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By Anarcissie, November 3, 2011 at 9:22 am Link to this comment

The U.S. went through a phase of China-hate in the 1950s and ‘60s, as I recall.  At least, the government and the boss media did.  However, they were not seen as much of a threat; no ICBMs, no carriers.  More traditionally, the U.S. leadership has seen China as a huge market and a possible ally or even satellite.  That was then, of course; now it looks like the U.S. may become the satellite of China.  Westward the course of hegemony takes its way.

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By C.Curtis.Dillon, November 3, 2011 at 8:35 am Link to this comment

Foucauldian:

Thank you for the snide remark. We’re always impressed when some guy swaggers into this site and sets out to impress us with his overwhelming grasp of the world. I usually find they don’t know shit but like to impress all of us anyway. They usually disappear after a few weeks when someone hands them their ass. Let’s see how long you last.

Why would you automatically assume the Chinese are “smart” while everyone else is not? Smart because they realized there was lots of money to be made subjugating their people? Smart because the party owns an obscene number of those companies selling us their cheap crap? China is headed for their own crash when the present real estate bubble blows up in the next few years. Their banks are heavily leveraged and will get burned big time. And they are terrified by their own people who will, one day, rise up and destroy them.

I know China pretty well. I was in China one year after Tienanmen Square. I was working on some of the early joint ventures being formed. I wasn’t impressed with how smart they were ... just how greedy they were. They’d stab you in the back just to make a few bucks. They’re still that way just more savvy.

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By C.Curtis.Dillon, November 3, 2011 at 8:21 am Link to this comment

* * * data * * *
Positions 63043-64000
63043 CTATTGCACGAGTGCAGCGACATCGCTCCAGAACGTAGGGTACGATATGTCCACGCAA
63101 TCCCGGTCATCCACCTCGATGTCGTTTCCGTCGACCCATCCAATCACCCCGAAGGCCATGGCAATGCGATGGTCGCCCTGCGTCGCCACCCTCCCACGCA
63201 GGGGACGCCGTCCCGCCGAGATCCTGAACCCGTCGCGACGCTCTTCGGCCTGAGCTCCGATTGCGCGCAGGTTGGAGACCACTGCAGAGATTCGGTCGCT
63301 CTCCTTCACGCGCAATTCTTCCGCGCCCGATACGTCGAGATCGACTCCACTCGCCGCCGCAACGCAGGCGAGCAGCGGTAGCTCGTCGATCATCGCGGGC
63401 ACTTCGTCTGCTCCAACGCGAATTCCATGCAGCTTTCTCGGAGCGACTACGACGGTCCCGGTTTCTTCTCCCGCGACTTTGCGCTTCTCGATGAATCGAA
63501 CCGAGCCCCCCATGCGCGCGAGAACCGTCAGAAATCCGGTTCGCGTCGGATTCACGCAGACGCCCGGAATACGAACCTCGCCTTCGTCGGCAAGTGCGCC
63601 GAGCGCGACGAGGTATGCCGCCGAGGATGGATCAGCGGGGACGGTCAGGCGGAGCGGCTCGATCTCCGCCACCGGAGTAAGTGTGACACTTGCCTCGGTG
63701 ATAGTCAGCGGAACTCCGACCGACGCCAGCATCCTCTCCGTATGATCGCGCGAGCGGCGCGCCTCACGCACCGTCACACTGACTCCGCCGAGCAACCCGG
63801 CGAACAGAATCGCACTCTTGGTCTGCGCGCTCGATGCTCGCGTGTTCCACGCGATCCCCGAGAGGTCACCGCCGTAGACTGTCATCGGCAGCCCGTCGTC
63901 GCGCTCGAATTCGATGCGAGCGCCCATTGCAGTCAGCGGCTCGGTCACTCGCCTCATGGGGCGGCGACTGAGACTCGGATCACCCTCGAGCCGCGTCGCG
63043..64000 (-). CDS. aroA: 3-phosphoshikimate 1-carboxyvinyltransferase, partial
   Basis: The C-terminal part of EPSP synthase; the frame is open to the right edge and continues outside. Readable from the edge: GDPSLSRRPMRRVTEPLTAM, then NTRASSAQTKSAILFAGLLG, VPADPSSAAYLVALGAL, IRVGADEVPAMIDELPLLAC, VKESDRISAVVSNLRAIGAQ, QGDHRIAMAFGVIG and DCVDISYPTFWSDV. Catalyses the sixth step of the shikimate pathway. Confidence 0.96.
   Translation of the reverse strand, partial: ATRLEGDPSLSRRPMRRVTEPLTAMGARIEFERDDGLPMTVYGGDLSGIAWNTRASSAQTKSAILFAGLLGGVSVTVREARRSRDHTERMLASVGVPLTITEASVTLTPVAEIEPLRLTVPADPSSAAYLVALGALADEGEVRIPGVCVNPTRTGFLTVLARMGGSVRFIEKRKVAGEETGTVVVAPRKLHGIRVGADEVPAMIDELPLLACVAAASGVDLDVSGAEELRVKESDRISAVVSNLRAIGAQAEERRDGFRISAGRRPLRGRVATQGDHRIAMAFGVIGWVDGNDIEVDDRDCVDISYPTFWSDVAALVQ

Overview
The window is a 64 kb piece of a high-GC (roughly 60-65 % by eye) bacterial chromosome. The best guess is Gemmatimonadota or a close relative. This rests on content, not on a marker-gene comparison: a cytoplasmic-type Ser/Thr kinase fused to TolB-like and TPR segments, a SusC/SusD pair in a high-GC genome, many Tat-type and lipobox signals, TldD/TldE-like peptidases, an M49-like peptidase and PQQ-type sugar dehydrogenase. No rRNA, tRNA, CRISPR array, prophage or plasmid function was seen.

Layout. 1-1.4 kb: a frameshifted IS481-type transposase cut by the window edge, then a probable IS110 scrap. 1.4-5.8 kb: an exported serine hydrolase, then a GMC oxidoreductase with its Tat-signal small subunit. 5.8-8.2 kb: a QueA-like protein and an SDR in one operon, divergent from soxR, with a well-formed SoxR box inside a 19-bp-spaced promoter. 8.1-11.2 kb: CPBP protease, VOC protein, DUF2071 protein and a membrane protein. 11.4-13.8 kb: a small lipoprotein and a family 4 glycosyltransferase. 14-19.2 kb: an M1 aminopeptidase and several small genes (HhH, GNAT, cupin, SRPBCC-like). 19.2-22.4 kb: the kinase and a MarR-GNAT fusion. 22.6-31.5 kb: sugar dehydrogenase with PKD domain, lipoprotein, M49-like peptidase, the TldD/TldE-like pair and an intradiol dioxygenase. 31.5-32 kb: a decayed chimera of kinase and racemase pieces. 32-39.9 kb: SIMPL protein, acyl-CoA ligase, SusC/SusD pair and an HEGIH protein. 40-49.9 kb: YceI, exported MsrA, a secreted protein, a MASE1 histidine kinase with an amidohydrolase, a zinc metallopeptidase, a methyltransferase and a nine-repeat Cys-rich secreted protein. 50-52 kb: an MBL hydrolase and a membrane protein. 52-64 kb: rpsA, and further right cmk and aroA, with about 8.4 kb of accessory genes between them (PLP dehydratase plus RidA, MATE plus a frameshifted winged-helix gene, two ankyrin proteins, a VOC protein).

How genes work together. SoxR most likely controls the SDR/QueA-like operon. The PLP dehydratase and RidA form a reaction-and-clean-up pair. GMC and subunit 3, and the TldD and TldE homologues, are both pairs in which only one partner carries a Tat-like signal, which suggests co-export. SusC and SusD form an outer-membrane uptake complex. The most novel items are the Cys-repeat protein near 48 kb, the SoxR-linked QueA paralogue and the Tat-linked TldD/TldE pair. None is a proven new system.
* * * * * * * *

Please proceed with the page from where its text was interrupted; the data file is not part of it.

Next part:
A little soviet history:

Having to live in the former Soviet Union, I’ve spent a bit of time studying the history and, more importantly, the direct, on-the-ground impact of ‘the party’ on this part of the world. I’m convinced Lenin (and his cohorts Stalin and Trotsky) had no intention of actually forming a worker’s state as designed by Marx. The language of the worker’s struggle was a powerful weapon in the hands of the great orator Lenin. After the fall revolution, Lenin did, in fact, create the basics for a worker’s government with power vested in the people’s congress consisting of elected representatives of all the labor federations and the military divisions. The politburo was to assist the general secretary in implementing policy as designated by the people’s congress. Until 1924, that’s how it worked but Lenin’s shadow influenced everything they did. Most people were in awe of him. But Stalin, who succeeded Lenin, had no interest in sharing power with anyone. He inverted the relationship, making the politburo into an advisory council to the all powerful general secretary (himself) and the people’s congress acted as a rubber stamp for his decisions. Thus the dictatorship began and remained until the union fell apart in 1989. So, at least in the USSR, communism never really existed.